Government Effort to Clarify Shareholder Voting on Executive Remuneration
The Government notes the concerns raised by Chartered Secretaries Australia (CSA) regarding undirected proxy votes cast by the chair on executive remuneration resolutions. The Government has acted promptly to address these concerns by introducing an amendment into Parliament last year through the Consumer Credit and Corporations Legislation Amendment (Enhancement) Bill 2011.
The Corporations Amendment (Improving Accountability on Director and Executive Remuneration) Act 2011 was passed and addresses the conflicts of interest in the remuneration setting process. This Act prohibits key management personnel from voting on remuneration matters. However, an exception was provided where shareholders give an undirected proxy to the chair of an annual general meeting (AGM), and the shareholder provides their informed consent for the chair to exercise the proxy. Concerns were raised as to whether this exception applies to the non‑binding vote required under section 250R of the Corporations Act 2001 (the Act).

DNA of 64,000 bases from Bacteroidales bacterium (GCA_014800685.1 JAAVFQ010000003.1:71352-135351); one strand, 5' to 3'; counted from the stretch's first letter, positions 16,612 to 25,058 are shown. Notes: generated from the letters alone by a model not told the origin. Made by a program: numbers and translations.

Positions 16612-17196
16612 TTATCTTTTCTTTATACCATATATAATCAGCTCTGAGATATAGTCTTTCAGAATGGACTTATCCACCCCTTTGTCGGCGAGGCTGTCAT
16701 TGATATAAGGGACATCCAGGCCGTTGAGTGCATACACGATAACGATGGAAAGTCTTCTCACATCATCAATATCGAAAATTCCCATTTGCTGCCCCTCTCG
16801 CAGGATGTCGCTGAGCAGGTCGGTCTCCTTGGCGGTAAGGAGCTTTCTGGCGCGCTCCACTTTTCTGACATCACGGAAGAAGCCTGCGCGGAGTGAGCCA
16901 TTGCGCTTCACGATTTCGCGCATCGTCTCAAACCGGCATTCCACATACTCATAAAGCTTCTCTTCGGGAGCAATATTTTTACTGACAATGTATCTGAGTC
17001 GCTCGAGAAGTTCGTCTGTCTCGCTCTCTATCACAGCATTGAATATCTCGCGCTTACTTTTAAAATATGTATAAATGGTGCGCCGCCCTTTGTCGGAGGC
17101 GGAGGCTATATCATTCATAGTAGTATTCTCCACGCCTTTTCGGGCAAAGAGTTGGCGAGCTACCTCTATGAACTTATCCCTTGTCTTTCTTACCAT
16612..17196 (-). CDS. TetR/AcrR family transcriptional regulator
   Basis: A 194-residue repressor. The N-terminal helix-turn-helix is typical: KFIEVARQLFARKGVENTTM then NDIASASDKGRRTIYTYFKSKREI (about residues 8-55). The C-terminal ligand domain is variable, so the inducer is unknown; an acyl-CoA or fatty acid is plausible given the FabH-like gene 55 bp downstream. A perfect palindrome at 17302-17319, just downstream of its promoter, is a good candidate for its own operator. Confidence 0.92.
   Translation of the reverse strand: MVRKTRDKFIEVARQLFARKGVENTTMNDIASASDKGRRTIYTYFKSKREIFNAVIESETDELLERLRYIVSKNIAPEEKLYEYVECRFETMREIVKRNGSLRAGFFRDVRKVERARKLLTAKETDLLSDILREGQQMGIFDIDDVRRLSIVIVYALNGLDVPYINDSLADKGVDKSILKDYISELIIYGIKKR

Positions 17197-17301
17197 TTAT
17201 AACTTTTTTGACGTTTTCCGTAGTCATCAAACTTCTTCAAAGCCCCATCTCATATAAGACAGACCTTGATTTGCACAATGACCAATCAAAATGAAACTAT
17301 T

While the Government’s intention is clearly set out in the Act and its associated extrinsic material, for the avoidance of any doubt, we have sought to clarify this issue. The Government recognises the urgency of this matter, which is why we have progressed a legislative amendment as part of the existing Consumer Credit Bill, which has been granted the highest priority that can be afforded to a Bill. This signals the Government’s strong commitment to address this issue as a priority.
The Government understands CSA’s concerns about the progress of the Bill. We have worked constructively with the CSA on this matter and will continue to do so.The Government has acted urgently to make these changes and it is now up to the Opposition to act responsibly on this matter and pass the Bill.
2 April 2012